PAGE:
But now in his unconsciousness, and unnoted by all around, indeed more completely isolated by the universal misery and apathy about her than she could have been in her own home, with a delicious sense of security, she bent her eyes upon him, and toyed daintily with the curling locks on his brow. Whatever the future might be, nothing should rob her of the strange, unexpected happiness of this opportunity to be near him, purchased at such cost.

As she sat there and saw the fire rush and roar away to the northward, and the sun decline over the ruins of her earthly fortune, she thought more deeply and earnestly of life than ever before. The long, heavy sleep induced by the opiate had now taken away all sense of drowsiness, and never had her mind been clearer. In the light of the terrible conflagration many things stood out with a distinctness that impressed her as nothing had ever done before. Wealth and rank had shrivelled to their true proportions, and she said, half aloud:–

“That which can vanish in a night in flame and smoke cannot belong to us, is not a part of us. All that has come out of the crucible of this fire is my character, myself. It is the same with Mr. Fleet; but comparing his character with mine, how much richer he is! What if there is a future life, and we enter into it with no other possession than our character? and that which is called soul or spirit is driven forth from earth and the body as we have just been from our wealth and homes? I can no longer coolly and contemptuously ignore as superstition what he believes. He is not superstitious, but calm, fearless, and seemingly assured of something that as yet I cannot understand. One would think that there must be reality in his belief, for it sustains him and others in the greatest of trials. The hymn he sang was like a magnet introduced among steel filings mingled with this sand. The mere earth cannot move, but the steel is instinct with life. So, while many of us could not respond, others seemed inspired at the name of Jesus with new hope and courage, and cried to the Nazarene as if He could hear them. Why don’t people cry for help to other good men who lived in the dim past, and whose lives and deeds are half myth and half truth? why to this one man only? for educated Catholics no longer pray to the saints.”

Then her thoughts reverted to Mr. Ludolph.

“Poor father!” said she; “how will he endure these changes? We have not felt and acted toward each other as we ought. He is now probably anxious beyond measure, fearing that I perished in my sleep, and so I should have done, had it not been for this more than friend that I have so wronged. Oh, that I could make amends! I wonder–oh, I wonder if he has any spark of love left for me? He seems kind, even tender, but he is so to every one–he saved Miss Brown–“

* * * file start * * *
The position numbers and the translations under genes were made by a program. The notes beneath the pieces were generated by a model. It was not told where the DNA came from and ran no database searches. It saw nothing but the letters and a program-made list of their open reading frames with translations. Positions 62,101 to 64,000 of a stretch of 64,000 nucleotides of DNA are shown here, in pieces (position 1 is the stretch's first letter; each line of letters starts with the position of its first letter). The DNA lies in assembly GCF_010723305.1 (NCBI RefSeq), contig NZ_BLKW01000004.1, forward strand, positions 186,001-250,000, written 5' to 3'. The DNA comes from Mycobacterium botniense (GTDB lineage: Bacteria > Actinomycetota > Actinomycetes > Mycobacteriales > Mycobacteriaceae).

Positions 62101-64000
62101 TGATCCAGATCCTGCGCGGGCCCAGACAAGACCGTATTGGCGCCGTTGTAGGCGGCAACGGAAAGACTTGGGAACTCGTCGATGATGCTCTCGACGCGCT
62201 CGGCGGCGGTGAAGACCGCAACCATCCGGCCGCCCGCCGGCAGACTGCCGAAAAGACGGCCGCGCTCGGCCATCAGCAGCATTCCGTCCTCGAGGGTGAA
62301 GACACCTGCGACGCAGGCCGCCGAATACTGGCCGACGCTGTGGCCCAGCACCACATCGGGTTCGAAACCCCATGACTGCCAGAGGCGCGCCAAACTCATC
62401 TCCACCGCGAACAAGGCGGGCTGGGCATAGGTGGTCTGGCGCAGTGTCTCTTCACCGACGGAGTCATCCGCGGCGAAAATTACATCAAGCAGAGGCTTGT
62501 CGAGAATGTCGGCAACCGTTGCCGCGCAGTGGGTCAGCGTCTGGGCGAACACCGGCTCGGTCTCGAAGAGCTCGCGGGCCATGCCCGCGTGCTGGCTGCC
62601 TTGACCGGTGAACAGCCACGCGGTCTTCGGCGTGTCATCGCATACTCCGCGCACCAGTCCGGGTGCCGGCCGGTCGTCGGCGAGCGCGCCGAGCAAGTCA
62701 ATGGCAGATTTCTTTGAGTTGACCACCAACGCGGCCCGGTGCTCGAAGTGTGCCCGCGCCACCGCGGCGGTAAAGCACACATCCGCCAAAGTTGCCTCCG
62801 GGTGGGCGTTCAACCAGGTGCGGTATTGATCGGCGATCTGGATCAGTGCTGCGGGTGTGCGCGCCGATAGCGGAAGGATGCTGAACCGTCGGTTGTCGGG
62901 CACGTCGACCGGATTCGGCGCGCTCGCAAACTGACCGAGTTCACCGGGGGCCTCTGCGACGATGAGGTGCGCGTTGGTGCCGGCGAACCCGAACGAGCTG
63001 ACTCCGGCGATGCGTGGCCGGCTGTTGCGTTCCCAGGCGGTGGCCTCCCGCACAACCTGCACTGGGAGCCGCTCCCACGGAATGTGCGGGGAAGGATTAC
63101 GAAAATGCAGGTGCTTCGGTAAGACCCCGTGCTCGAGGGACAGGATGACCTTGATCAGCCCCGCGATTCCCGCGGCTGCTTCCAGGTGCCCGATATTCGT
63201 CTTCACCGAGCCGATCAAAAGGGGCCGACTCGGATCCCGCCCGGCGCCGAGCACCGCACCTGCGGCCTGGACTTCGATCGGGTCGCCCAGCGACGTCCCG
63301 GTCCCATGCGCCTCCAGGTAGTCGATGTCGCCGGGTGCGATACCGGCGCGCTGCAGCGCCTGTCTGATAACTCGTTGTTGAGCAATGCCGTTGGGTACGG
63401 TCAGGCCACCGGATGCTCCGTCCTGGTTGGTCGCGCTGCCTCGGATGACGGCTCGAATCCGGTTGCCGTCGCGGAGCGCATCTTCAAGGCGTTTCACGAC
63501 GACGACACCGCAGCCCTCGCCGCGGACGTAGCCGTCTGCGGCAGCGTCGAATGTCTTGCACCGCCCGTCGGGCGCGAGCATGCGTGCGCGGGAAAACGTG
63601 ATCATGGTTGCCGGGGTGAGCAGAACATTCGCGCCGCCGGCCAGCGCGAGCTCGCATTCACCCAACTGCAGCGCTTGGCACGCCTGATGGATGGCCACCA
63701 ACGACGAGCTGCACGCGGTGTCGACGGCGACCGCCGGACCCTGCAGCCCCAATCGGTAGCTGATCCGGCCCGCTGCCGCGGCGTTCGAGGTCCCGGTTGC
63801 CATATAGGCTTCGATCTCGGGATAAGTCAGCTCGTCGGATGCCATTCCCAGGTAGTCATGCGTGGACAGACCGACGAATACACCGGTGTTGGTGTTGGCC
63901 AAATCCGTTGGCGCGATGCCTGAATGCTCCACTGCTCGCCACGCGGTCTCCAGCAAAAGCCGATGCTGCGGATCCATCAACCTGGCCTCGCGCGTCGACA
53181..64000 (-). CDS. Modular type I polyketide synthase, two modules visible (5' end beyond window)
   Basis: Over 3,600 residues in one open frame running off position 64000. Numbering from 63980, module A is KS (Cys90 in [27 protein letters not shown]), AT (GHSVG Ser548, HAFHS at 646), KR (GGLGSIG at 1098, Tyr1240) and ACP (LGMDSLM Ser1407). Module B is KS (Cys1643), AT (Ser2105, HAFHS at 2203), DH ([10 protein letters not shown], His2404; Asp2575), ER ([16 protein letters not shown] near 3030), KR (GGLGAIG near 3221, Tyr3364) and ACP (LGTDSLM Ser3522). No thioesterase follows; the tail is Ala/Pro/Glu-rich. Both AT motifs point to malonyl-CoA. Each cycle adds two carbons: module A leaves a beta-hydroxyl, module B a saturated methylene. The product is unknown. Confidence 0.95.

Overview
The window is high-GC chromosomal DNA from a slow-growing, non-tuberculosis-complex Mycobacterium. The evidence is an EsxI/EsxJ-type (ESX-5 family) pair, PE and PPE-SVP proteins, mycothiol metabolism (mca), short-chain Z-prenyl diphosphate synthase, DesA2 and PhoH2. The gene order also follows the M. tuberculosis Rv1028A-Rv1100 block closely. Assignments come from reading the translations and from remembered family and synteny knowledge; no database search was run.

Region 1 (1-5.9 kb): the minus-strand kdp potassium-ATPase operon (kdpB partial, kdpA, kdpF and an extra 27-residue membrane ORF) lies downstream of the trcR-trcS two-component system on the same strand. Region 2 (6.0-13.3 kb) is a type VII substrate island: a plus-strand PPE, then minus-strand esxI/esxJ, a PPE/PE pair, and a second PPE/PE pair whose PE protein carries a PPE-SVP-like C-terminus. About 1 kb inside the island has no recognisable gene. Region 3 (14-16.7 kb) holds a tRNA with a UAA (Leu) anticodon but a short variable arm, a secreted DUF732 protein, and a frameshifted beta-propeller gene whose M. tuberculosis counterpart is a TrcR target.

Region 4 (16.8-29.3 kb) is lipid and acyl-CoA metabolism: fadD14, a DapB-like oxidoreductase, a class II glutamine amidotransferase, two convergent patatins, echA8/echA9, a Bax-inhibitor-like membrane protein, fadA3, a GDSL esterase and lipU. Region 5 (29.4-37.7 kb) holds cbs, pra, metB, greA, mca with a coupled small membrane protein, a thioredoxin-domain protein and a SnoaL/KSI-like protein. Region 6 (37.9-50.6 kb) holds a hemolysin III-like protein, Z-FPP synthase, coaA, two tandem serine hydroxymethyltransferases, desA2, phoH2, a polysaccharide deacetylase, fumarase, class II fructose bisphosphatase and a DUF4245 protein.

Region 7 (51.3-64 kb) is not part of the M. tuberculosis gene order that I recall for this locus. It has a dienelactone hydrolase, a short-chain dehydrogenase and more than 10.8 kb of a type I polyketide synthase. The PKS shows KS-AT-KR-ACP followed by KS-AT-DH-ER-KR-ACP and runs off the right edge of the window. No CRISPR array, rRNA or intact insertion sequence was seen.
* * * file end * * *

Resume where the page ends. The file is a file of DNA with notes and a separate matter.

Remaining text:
But here a most violent interruption took place. Christine, in the complete absorption of her thoughts, had not noticed that a group of rough men and women near by, who had been drinking all day, had now become intoxicated and violent. They were pushing and staggering, howling and fighting, in reckless disregard of the comfort of others, and before she knew it she was in the midst of a drunken brawl. One rough fellow struck against her, and another trod on Dennis, who started up with a cry of pain. In a moment he comprehended the situation, and, snatching up Christine and the shawl, he pushed his way out of the melee with his right arm, the wretches striking at him and one another aimlessly in their fury; while both men and women used language that was worse than their blows. After a brief struggle, Dennis and Christine extricated themselves, and made their way northward up the beach till they found a place where the people seemed quiet.

Dennis’s sudden awakening had revealed to him that his head had been pillowed, and it seemed such a kind and thoughtful act on Christine’s part that he could scarcely believe it; at the same time he was full of shame and self-reproach that by his sleep he had left her unguarded, and he said: “Miss Ludolph, I hope you will pardon you recreant knight, who slept while you were in danger; but really I could not help it.”

“It is I who must ask pardon,” replied Christine, warmly. “After your superhuman exertions, your very life depended on rest. But I made a wretched watcher–indeed I have lost confidence in myself every way. To tell the truth, Mr. Fleet, I was lost in thought, and with your permission I would like to ask you further about two things you said this morning. You asserted that you knew God loved you, and that Christianity was sustained by arguments that no candid mind could resist. What are those arguments? and how can you know such a comforting thing as the love of God?”

His eyes lighted up in his intense delight that she should again voluntarily recur to this subject, and he hoped that God was leading her to a knowledge of Him, and that he, in answer to his own and his mother’s prayers, might be partially instrumental in bringing the light. Therefore he said, earnestly: “Miss Ludolph, this is scarcely the time and place to go over the evidences of Christianity. When in happy security I hope you may do this at your leisure, and am sure you will be convinced, for I believe that you honestly wish the truth. But there is no need that you should wait and look forward into the uncertain future for this priceless knowledge. The father will not keep his child waiting who tries to find him. God is not far from any one of us. When our Lord was on earth, He never repulsed those who sought Him in sincerity, and He is the true manifestation of God.